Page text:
Infertility Awareness Week

Infertility Awareness Week

Infertility Awareness Week

By Melissa Hunter April 12, 2023 04.12.2023 Share:
Counseling Couples Grief Infertility Loss Self-care Therapy Trauma

With infertility awareness week rounding the corner on April 23 -29, it is striking to me that the experience of infertility is far more lasting that seven days. Those living with the ambiguous loss and disappointing hope of infertility don’t get a day off from their empty cribs and wombs. For many women and men longing to be parents, infertility is a constant reminder of this unmet desire and the heartbreaking experience of hope deferred in the waiting and loss.

Infertility is a grief and longing like no other. According to the National Infertility Awareness Week (NIAW), “No matter what race, religion, sexuality or economic status you are, infertility doesn’t discriminate.” Hearing a doctor say you will not conceive without IVF (Invitro fertilization) and even with IVF, there is still a slim chance, is soul crushing and devastating. To make matters worse, infertility leads to isolation which then leads to suffering.

When my husband and I were going through the IVF process and sitting in the waiting room nine years ago, I was amazed at how many couples were affected. It just wasn’t talked about. Research tells us that 1 out of every 8 persons will struggle with infertility. I’m sure you have learned, unfortunately by now, that people can be oblivious and somewhat cruel in their ignorance. Sometimes when people learn of one’s infertility, advice—poor advice—can follow. They can throw hurtful religious rhetoric around, tell you it is God’s will that you do not have babies, or tell you that going through IVF is sinful or that you are playing God. If pregnancy works and the couple gets their long-awaited bundle of joy, others are quick to ask when they will conceive another one. Or the judgmental looks and comments of, “Oh, you just have the one?” An added insult to injury with some couples is called ‘secondary infertility’.  This is when a couple can naturally conceive the first time with a full-term pregnancy, have a child and then are unable to get pregnant again with no medical reason. They are left in complete confusion and discombobulation as to what happened and how to answer questions from well-meaning, but oftentimes hurtful friends and family members.

One never gets over the pain of infertility, nor do they know when bouts of sadness can fall on them, like a surprise summer rain shower. One can be walking through Target and go past the maternity section, and it feels like they were gut punched. Another time they could take a stroll in the park and see a plethora of strollers and squealing children, and not be fazed.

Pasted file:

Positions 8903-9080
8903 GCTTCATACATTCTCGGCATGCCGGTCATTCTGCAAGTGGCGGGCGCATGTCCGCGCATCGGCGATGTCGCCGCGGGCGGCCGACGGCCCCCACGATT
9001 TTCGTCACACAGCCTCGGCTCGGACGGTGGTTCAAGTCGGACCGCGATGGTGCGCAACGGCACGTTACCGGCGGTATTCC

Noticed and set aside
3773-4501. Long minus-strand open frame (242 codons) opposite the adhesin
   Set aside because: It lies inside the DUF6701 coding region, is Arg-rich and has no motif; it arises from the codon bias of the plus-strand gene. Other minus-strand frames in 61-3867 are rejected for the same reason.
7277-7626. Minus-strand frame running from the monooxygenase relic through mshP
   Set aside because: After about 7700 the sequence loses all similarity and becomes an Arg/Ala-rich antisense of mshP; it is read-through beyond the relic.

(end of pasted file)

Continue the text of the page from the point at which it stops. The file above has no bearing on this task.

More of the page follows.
What does one do if they have been diagnosed with infertility?

  1. First, find the right medical doctor who treats infertility and who will listen to your needs and be supportive of your hopes.
  2. Second, find a therapist who specializes in infertility. This would be an area I would encourage you to find one who has gone through IVF themselves. Many of my infertility clients have told me how helpful it was for me to have already known terms and the multitude of shots and blood draws and what numbers meant. They said they did not have to explain the details of the process, but go straight into their story, heartache, and grief.
  3. Third, feel your feels. As author and researcher, Emily Nagoski, says, “Feelings are tunnels that you have to go through.”
  4. Fourth, take care of yourself. You do not have to go to baby showers, church on Mother’s Day or Easter (gasp), attend christenings or any other event that will cause you emotional pain.
  5. Lastly, remember you are not alone. Find your tribe in this time. Surround yourself with those who love you and have no ulterior motive except to surround you with love and compassion.

Click these links if you’d like to know more about Dr. Hunter or go ahead and schedule an appointment with her using our online portal.

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